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The Inclusive Medical Spa
By: Howard Murad, MD
Posted: February 25, 2009, from the March 2009 issue of Skin Inc. magazine.
In order to know where you are going, you have to know where you have been.
This is true of many things, including the evolution of the spa field and the medical world. Skin care products and treatments have evolved considerably in direct proportion with scientific research—trends have pushed estheticians, physicians, cosmetic chemists and manufacturers to work together. The proliferation of medical spas is direct evidence of this collaboration. Building upon what is known, the cosmetic and medical industries are completing the puzzle, so to speak, to get a better picture about how to treat aging and problem skin.
Although today’s high-tech skin care is still moving into a more medical realm, the holistic approach of treating the whole to cure the part is very much alive—skin care professionals and physicians have started to layer their therapies, and have combined nutrition, supplementation and exercise programs into their protocols for total body wellness. What’s clear is that the next discovery may not be just a single ingredient or method, but rather an inclusive system of care that will address all avenues of health through a multitude of therapies.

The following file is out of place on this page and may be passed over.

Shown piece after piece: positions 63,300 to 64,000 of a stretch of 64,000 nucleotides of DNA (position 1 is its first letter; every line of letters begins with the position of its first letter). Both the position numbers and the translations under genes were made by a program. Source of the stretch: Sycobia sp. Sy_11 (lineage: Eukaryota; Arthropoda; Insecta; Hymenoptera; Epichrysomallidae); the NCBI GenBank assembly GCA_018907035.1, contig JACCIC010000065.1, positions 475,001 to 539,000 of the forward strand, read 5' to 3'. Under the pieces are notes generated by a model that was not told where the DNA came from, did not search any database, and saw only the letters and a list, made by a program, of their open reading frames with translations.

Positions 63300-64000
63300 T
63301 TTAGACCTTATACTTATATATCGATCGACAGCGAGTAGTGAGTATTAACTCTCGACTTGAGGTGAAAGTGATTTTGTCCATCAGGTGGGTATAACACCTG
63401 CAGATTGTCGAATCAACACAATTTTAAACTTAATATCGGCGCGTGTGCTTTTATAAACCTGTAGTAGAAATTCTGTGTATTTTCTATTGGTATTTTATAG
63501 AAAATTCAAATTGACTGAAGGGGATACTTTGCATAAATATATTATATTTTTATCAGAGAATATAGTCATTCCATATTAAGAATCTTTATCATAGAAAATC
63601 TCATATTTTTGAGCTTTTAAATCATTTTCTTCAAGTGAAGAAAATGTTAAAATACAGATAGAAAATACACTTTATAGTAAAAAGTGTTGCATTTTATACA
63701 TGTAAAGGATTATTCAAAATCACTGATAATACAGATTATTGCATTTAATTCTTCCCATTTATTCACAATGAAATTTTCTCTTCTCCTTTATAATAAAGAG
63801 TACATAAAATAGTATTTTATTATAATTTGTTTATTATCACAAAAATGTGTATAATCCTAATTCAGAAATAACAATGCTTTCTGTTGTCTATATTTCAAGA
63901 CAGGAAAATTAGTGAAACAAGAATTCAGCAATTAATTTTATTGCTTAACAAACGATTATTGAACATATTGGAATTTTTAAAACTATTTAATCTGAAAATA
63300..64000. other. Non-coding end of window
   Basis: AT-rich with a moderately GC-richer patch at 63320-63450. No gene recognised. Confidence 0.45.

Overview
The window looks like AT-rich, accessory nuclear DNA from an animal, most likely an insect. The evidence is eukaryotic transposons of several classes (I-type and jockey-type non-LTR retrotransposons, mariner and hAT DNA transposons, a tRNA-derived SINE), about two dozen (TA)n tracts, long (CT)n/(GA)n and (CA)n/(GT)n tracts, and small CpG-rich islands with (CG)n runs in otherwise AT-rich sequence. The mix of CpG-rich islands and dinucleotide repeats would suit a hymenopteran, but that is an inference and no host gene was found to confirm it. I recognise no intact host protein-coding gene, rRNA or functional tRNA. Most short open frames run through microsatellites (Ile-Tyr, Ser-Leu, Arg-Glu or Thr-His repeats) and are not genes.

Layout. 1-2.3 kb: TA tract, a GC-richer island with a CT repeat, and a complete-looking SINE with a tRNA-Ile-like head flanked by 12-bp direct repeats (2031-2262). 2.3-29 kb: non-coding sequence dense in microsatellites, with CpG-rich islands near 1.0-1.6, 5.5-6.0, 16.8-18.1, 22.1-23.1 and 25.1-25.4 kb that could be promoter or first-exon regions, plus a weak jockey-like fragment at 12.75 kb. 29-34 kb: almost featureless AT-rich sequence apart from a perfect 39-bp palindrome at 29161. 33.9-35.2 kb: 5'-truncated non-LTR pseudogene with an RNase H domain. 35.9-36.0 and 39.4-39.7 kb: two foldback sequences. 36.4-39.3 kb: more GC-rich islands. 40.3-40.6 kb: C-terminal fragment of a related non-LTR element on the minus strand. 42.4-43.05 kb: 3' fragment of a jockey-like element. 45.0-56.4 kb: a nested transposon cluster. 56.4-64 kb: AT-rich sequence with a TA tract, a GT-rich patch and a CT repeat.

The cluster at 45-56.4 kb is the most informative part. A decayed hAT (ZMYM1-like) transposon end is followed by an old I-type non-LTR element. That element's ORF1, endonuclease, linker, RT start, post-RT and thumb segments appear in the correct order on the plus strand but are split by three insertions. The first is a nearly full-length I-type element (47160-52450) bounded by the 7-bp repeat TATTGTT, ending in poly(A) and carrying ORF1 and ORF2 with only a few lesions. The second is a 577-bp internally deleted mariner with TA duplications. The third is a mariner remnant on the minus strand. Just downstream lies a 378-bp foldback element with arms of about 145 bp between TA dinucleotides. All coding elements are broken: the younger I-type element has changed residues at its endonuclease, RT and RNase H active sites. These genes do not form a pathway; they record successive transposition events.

The spa and medical office
The countless advances in cosmeceutical research and clinical esthetics have shaped the skin care, medical and spa fields, and these have guided the profession to where it is today. Greek philosopher Plato once described necessity as the mother of invention. Throughout the years, it has become clear that in order to beautify the outside layers of a person, internal and emotional health must be addressed, as well, for lasting results. Simply put, when you’re healthy, you’re beautiful, and when you’re beautiful, you’re healthy.
If you were to talk about the science of skin care in the 1970s, you would barely have had an audience. Esthetics was just beginning to gain popularity in the United States, and most of the skin care salons, as they once were called, offered nothing more than modified versions of European skin care. The esthetic industry imported its treatment methods, which consisted mainly of cleansing, pampering and relaxing, and this lasted into the 1980s until science came into the picture and gave skin care professionals one of the industry’s biggest discoveries: alpha hydroxy acids (AHAs).